Accelerated and more precise sorting processes thanks to augmented reality and AI-based ARRANGE software

The ARRANGE software package has been designed to provide support for sorting processes using augmented reality. Parts that belong together are overlaid in color directly in the field of vision of employees on the production line. In this way, customers in the automotive sector can reduce costs by accelerating processes and minimizing error rates.

Digital support for sorting processes is in high demand in the automotive industry. The ARRANGE software package employs colors to simplify the sorting of sheet metal parts. Using augmented reality glasses, production staff are able to see which customer the punched objects are intended for. For example, the parts belonging to order A are overlaid in red, while those from order B appear in yellow. The tremendous potential of the solution becomes immediately apparent when sheets contain up to a hundred elements.

While existing solutions require actual photographs to train the artificial intelligence, ARRANGE uses 3D models. The software thus recognizes real objects solely on the basis of synthetic data.


Detection of objects and assessment of their position and orientation

Researchers developed the solution as part of a Software Campus project, working in collaboration with the tool manufacturer and automotive supplier Trumpf as an industrial partner. The software is based on methods of object detection and positional assessment.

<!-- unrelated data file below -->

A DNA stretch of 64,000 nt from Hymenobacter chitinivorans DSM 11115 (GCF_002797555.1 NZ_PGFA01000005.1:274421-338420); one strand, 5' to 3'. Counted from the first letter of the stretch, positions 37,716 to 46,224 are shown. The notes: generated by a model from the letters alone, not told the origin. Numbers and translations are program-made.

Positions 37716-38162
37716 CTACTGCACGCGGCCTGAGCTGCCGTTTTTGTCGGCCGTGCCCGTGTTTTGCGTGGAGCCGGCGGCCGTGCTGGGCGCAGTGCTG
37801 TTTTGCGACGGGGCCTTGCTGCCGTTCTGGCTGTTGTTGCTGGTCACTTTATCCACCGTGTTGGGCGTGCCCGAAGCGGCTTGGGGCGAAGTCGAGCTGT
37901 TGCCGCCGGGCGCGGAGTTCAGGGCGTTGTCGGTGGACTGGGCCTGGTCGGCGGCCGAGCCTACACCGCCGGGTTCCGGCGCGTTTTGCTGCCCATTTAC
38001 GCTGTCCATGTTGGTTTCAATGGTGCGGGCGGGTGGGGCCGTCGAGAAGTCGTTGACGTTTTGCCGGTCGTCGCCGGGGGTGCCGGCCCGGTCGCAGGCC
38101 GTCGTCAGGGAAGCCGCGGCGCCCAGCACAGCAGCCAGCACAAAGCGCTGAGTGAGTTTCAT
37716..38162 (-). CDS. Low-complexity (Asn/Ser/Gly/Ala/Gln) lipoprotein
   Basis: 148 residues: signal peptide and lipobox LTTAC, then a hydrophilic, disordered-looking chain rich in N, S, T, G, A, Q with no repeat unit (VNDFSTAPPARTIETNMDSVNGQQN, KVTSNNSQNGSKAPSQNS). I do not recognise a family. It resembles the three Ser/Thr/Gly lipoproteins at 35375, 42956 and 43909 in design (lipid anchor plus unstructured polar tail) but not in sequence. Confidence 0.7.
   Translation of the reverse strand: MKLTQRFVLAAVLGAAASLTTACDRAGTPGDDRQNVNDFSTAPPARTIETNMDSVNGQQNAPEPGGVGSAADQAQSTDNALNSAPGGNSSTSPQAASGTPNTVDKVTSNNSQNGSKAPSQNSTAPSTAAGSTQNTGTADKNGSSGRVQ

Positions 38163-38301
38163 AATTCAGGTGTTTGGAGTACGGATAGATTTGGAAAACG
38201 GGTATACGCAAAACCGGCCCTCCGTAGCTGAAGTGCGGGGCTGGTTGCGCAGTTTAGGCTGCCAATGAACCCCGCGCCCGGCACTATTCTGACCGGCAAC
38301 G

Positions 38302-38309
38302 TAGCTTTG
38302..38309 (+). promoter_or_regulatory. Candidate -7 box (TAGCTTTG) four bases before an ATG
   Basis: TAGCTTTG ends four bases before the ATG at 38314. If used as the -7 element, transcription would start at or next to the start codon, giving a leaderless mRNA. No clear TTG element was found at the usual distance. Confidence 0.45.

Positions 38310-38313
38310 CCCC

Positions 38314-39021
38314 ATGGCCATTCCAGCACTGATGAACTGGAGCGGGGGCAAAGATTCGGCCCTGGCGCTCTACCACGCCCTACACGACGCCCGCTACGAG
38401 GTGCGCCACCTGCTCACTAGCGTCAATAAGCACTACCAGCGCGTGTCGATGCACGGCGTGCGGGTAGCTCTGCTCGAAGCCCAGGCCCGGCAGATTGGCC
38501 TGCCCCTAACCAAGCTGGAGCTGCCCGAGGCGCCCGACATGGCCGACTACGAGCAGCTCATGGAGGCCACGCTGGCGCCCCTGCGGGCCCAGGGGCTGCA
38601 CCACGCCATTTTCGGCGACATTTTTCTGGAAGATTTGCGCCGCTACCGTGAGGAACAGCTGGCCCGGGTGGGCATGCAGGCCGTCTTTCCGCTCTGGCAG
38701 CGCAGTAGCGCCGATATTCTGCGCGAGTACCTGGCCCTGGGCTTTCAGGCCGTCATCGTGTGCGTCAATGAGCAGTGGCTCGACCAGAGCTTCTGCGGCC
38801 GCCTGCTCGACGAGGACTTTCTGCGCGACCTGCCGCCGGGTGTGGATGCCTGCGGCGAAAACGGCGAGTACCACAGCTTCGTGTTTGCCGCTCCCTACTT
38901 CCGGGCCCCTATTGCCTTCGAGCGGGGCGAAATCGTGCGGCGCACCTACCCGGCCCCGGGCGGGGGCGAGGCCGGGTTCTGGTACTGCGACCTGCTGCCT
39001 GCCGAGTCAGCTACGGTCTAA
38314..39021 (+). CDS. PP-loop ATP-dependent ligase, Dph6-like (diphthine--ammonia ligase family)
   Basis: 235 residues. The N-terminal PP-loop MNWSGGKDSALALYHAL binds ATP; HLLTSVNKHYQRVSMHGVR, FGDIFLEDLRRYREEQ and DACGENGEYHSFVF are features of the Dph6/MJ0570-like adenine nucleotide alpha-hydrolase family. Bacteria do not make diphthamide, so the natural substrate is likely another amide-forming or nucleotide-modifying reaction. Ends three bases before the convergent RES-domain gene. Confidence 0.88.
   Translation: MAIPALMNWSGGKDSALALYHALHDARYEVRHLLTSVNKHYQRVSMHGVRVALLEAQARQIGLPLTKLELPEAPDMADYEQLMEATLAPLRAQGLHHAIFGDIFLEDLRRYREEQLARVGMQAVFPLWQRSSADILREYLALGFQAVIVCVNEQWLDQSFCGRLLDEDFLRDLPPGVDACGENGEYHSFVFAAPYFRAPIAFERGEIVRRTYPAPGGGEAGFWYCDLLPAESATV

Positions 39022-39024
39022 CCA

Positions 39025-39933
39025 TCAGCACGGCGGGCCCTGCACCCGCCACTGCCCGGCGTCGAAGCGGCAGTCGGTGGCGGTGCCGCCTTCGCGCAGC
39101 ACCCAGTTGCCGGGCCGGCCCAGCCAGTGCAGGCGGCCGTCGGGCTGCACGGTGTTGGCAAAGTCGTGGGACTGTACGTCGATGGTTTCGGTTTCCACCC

Users benefit from ARRANGE in a number of ways. The artificial intelligence-based software speeds up the sorting process because production line operatives have the color-coded parts directly in their field of vision and no longer have to compare the sheet metal with images on an external display. Thanks to AR glasses and ARRANGE software, this previous step has been eliminated. “There is no need for abstraction, because the elements are directly overlaid in color in the workers’ field of view,” explains Fabian Rücker, a research assistant and doctoral student at Fraunhofer IGD. “This alone reduces the susceptibility to errors in the sorting process.” If an action is performed incorrectly, the software provides feedback.


Sorting support minimizes costs

Equally relevant is the performance of a concomitant quality assurance task, namely target-actual comparison. If parts do not correspond to the 3D models visualized, for example because they are uneven or have a faulty shape, this also generates an error message. Taken together, the acceleration of the work steps and the minimization of errors help the industrial user to reduce costs.